Understanding Alzheimers disease

Posted on : Sep 21, 2017


Early symptoms of AD include short –term memory loss or difficulty in remembering recent events (for example: the person he/she met last or what one had for breakfast etc.). This is called short-term memory loss as memories of older events are intact. This condition is often overlooked and dismissed saying “it’s an inevitable part of old age”.

This progresses across time and manifests as other symptoms like difficulty in finding words while talking, getting lost in familiar places, losing track of time, difficulty in decision making, managing finances (like calculating) and performing multistep tasks. Gradual mood and behavioural changes like irritability, sadness, anxiety, mood swings, withdrawal, aggression, change in sleep habits, disinhibited behaviours and lack of control over bladder/ bowel control also set in. These symptoms are usually the reason for psychiatric consultation. The patient can show symptoms like aimless wandering, shouting and find it difficult to perform daily chores, as the disease progresses.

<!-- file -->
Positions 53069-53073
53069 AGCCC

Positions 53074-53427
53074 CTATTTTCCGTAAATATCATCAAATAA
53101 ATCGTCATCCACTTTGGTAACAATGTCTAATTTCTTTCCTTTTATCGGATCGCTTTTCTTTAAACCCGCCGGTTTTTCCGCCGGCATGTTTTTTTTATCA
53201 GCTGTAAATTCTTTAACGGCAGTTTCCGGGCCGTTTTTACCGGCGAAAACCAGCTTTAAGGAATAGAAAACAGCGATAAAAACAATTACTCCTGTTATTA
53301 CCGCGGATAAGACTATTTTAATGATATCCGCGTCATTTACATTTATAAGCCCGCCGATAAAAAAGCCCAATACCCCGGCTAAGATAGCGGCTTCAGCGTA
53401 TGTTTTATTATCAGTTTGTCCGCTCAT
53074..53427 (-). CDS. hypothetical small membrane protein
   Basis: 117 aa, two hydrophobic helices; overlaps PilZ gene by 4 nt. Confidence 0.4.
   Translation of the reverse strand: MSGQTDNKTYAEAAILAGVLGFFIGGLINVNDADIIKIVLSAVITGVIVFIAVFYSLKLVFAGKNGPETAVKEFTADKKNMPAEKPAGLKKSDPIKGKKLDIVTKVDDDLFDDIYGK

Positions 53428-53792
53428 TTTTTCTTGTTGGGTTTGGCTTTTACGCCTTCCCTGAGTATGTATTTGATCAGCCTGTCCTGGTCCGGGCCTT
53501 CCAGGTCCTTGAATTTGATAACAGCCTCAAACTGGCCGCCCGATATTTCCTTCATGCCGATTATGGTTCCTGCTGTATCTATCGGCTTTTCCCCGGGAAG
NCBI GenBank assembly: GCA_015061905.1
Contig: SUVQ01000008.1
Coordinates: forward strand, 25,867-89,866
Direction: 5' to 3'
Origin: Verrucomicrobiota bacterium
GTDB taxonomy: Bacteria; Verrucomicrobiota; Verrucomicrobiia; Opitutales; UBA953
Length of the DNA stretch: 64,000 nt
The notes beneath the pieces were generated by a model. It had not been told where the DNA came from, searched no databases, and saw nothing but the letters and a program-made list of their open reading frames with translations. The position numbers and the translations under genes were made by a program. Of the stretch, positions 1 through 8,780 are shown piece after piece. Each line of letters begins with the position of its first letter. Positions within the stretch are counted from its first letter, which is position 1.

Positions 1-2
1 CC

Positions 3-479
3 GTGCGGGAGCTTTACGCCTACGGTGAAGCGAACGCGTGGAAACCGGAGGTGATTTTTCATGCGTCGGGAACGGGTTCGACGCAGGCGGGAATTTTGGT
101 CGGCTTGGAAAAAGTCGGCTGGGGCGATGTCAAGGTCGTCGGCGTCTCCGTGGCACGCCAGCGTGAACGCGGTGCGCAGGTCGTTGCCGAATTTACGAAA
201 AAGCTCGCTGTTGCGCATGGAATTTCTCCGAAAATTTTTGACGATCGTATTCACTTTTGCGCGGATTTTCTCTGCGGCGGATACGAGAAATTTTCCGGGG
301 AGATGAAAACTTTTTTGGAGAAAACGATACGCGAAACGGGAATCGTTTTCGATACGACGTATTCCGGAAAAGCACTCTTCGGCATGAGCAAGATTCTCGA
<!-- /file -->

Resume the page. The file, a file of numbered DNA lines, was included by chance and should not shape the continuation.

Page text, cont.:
Up to 70% of risk of AD is genetic. Past history of head injuries, psychiatric illnesses like depression and lifestyle diseases like hypertension can also increase the risk of AD. A good lifestyle and awareness can help in early detection, prevention and effective management of the condition.

If you happen to notice any of the above symptoms in a family member, friend or colleague, make sure you seek immediate help. There is no single or specific test for diagnosing Alzheimer’s dementia. The tests that are usually performed (like blood tests, brain scans, assessment of memory and other psychological functions) are to rule our other causes of dementia.

There’s no known cure for Alzheimer’s disease. However, certain medications can manage symptoms, slow down the disease progression and alleviate suffering, for both of the patient and the caregivers. Behavioural problems associated with this condition can be controlled efficiently with psychiatric medications. Since patients with AD have less amount of acetylcholine in their brains, medicines that increase this chemical help in controlling the associated symptoms. A progressive disease with multiple symptoms, patients with AD require to be monitored regularly by a Neurologist.

Alzheimer’s Disease not only affects the patient, but also his/ her family, as taking care of someone with a degenerative brain disease isn’t an easy task. Symptoms of AD including behavioural disorders can worsen with time, causing severe distress to the caregivers. This can even affect their health and lead to issues like anxiety and depression. Hence it is extremely important to ensure that the caregivers are taken care of too, by providing all support required to cope up the difficulties and stay healthy.